Resources

Religion

From: The Encyclopedia of Canada's Peoples/Malaysians-singaporeans/Judith Nagata

The Malaysians-Singaporeans of Chinese background practise in Canada the religions historically associated with China. Some continue to participate in Buddhist rituals in Canada, but since that faith does not require exclusive affiliation or membership in a particular temple, such involvement is hard to measure. Others seek out Buddhist teachers and monks attached to Chinese temples and may contribute to their expenses. Events featuring sermons by prominent Buddhist leaders, including some from Taiwan, are well attended. Taoism, by contrast, is increasingly associated with the non-English-speaking working class. Attendance at Tao rituals is not a feature of middle-class Malaysian or Singaporean Chinese life overseas, although a neo-Taoist revival has recently emerged in Singapore. Much stronger is the neo-Confucianist movement, now fashionable in Singapore, as well as among overseas Chinese, particularly in North America. Confucianism has been popularized by some expatriate Chinese academics in a form that appeals to their middle-class compatriots, who see the discipline, industriousness, and commitment to education, family, and community it promotes as the recipe for prosperity.

The fastest growing religion among Chinese from Malaysia and Singapore is non-traditional Christianity. In Malaysia only about 3 percent of Chinese are Christian, but the proportion is as high as 15 or 20 percent among the immigrants from there in Canada. In Singapore various forms of Christianity are expanding faster than other religions; 27 percent of the English-educated and 7 percent of the Chinese-educated are Christian. The numbers are particularly high among the youth, who are also more likely to emigrate, and among the Chinese from Malaysia and Singapore in Canada as many as 50 percent are Christian. The choice of affiliation is often determined as much by ethnic, linguistic, or locational factors or friendships as by doctrinal considerations. Some Christian Malaysians-Singaporeans join Chinese congregations, while others attend mainstream Canadian churches.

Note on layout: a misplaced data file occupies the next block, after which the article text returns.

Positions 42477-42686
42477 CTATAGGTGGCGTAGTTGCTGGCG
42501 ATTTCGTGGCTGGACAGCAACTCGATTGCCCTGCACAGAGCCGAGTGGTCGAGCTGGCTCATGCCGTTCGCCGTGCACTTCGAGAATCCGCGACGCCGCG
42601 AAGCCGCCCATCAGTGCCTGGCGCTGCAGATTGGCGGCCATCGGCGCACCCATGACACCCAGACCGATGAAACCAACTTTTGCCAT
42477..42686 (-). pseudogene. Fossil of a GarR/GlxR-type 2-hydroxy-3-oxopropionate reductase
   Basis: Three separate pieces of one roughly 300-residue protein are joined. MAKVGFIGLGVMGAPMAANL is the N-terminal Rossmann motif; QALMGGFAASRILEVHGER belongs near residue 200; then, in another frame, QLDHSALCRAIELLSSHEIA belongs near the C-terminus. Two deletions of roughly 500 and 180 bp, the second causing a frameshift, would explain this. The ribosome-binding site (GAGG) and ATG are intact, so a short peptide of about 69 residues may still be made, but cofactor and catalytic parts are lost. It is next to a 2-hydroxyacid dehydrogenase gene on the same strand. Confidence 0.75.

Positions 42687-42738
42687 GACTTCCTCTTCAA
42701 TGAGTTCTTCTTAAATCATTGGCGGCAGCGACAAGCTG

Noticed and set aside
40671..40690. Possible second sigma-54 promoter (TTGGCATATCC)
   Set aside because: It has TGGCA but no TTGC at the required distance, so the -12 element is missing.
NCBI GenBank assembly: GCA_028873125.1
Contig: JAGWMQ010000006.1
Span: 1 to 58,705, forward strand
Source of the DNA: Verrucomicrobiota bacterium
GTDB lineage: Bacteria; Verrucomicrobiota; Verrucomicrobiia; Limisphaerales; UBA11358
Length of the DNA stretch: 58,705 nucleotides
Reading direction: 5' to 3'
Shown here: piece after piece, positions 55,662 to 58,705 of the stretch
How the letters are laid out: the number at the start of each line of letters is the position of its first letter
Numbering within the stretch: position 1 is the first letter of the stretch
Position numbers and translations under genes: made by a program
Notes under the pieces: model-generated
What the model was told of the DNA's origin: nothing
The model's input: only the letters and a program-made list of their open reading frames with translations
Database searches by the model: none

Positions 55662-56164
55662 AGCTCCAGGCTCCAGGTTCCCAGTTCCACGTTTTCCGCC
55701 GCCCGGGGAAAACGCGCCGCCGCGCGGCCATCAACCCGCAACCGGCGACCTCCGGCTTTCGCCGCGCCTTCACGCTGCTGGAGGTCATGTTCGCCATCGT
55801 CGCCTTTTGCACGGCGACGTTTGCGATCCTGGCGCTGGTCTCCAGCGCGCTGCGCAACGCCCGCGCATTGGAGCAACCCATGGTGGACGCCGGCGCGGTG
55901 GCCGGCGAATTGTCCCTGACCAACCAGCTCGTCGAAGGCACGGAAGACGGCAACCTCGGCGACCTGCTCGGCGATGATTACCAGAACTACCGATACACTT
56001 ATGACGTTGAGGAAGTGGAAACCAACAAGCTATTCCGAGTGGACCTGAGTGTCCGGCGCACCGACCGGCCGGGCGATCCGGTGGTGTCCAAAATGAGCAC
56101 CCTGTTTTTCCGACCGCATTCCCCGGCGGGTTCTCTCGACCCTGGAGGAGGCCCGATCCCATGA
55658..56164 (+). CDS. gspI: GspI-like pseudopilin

In Toronto one non-denominational church caters specifically to the Malaysian-Singaporean community. Founded in 1981, it is known as the Malaysia-Singapore Bible Church (MSBC). Evangelical but not fundamentalist in orientation, it draws members from a variety of Protestant backgrounds, as well as some ex-Catholics. Its chief pastor was originally a Methodist from Singapore. He was sponsored as an immigrant by wealthy members of the congregation, on whom he is dependent for his position and who still make the major decisions.

Until the pastor arrived in 1986, the church was a voluntary organization run by a core of part-time elders. Adult membership is now as high as three hundred, a substantial increase from the approximately ten families and occasional student affiliates of the early 1980s. One function of the Malaysia-Singapore Bible Church is to bring families together in joint activities, even when not all are prepared to declare themselves believers. New immigrants from southeast Asia sometimes attend the church’s service even before they become Christians because of the social programs. English is the usual medium, but a service in Hokkien, one of the most widely spoken Chinese dialects in Malaysia and Singapore, was added recently, largely for older members. As well, the Bible Church joins in non-ethnic activities with other churches. Strong connections are maintained with believers in Malaysia and Singapore, and candidates for the pastorate attend the Ontario Theological Seminary, which now offers a special Chinese curriculum. Some of these stay on in Canada as pastors of other Chinese congregations.